In one dimensional data, don't use cluster analysis.
Cluster analysis is usually a multivariate technique. Or let me better put it the other way around: for one-dimensional data -- which is completely ordered -- there are much better techniques. Using k-means and similar techniques here is a total waste, unless you put in enough effort to actually optimize them for the 1-d case.
Just to give you an example: for k-means it is common to use k random objects as initial seeds. For one dimensional data, it's fairly easy to do better by just using the appropriate quantiles (1/2k, 3/2k, 5/2k etc.), after sorting the data once, and then optimize from this starting point. However, 2D data cannot be sorted completely. And in a grid, there likely will be empty cells.
I also wouldn't call it cluster. I would call it interval. What you really want to do is to optimize the interval borders. If you do k-means, it will test for each object if it should be moved to another cluster. That does not make sense in 1D: only the objects at the interval borders need to be checked. That obviously is much faster, as there are only ~2k objects there. If they do not already prefer other intervals, more central objects will not either.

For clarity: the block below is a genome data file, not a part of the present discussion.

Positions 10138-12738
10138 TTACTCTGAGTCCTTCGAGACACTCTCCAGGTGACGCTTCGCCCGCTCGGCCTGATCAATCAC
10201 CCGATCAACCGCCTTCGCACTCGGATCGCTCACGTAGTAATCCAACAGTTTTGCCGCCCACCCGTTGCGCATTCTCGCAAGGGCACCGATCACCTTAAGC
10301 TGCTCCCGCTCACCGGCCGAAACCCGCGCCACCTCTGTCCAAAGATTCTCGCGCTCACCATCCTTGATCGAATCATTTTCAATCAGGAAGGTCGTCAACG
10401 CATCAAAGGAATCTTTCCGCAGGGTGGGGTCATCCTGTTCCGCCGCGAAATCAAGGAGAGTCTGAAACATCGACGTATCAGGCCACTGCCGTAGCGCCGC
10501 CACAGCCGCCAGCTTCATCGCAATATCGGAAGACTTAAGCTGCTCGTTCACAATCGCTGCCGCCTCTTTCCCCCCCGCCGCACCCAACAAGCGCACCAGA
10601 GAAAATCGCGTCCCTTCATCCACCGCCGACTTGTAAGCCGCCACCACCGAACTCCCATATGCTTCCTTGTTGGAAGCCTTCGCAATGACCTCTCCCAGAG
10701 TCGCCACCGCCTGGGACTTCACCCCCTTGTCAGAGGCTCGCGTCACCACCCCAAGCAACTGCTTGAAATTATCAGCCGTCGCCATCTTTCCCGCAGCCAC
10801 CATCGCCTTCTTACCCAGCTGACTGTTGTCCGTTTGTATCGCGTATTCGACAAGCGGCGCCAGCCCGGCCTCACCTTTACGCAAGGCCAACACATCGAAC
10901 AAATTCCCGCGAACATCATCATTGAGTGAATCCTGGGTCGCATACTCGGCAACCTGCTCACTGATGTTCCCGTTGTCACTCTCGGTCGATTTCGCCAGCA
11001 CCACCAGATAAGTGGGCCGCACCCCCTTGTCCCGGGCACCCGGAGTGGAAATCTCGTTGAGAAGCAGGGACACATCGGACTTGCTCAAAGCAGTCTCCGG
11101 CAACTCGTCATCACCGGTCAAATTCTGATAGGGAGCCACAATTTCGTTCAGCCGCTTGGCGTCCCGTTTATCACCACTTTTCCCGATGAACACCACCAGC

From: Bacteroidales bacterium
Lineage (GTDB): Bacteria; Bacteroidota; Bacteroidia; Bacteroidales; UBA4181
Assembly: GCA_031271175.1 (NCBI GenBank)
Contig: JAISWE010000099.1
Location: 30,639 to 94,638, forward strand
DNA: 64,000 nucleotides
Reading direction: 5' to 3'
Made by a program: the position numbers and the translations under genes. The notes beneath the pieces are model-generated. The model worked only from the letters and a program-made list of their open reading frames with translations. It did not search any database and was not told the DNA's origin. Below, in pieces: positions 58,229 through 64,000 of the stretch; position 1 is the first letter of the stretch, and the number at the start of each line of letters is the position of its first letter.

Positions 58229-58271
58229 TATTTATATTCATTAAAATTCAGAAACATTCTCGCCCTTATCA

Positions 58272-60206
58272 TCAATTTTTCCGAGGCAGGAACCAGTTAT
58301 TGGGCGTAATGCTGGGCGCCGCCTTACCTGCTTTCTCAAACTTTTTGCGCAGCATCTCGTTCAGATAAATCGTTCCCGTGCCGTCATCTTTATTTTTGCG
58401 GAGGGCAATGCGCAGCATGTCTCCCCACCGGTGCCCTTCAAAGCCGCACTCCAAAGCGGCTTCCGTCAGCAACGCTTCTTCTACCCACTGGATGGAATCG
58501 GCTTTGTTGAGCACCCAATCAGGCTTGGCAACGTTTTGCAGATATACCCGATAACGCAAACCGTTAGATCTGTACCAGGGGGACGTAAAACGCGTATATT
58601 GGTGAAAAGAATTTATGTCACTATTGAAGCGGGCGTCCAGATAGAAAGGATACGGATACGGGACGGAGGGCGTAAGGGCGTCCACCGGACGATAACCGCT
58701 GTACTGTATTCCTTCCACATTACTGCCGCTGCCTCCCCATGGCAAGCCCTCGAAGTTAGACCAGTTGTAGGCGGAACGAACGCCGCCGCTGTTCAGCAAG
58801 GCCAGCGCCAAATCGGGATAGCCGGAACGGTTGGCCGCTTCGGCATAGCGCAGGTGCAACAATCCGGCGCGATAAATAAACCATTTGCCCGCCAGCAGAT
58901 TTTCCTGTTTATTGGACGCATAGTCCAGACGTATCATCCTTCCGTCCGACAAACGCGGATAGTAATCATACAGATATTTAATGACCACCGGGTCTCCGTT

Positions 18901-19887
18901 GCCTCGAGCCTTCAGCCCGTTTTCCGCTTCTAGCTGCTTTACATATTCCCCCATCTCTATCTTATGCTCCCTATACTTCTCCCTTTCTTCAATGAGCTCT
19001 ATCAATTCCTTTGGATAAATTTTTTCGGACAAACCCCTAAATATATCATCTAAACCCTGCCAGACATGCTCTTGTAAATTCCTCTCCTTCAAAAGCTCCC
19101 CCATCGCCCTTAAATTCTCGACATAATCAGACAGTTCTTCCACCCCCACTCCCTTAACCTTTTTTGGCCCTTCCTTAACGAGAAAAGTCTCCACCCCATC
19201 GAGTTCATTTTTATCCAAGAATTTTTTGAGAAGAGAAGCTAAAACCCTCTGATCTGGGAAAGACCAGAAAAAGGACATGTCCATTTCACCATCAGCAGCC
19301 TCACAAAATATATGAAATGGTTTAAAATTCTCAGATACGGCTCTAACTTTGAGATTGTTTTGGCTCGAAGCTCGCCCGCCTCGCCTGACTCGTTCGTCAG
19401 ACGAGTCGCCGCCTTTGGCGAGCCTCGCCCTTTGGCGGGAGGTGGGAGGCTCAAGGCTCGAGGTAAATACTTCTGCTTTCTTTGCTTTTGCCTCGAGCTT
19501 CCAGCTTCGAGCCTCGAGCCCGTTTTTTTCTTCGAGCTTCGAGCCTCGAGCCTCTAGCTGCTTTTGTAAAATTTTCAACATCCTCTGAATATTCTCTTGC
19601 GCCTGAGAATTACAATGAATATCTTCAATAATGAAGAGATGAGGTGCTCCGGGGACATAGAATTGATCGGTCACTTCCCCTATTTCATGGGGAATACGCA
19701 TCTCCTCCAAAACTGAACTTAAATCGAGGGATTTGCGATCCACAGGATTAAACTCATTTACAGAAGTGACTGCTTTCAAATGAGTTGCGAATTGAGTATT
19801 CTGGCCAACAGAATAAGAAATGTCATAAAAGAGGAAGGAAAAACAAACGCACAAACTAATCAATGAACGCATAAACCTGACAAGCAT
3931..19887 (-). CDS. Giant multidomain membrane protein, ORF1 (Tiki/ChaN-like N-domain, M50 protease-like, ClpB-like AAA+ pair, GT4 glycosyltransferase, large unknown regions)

You may want to look into techniques such as Jenks Natural Breaks optimization, for example.
Or you can do a kernel density estimation and look for local minima of the density to split there. The nice thing is that you do not need to specify k for this!
See this answer for an example how to do this in Python (green markers are the cluster modes; red markers a points where the data is cut; the y axis is a log-likelihood of the density):
P.S. please use the search function. Here are some questions on 1-d data clustering that you missed: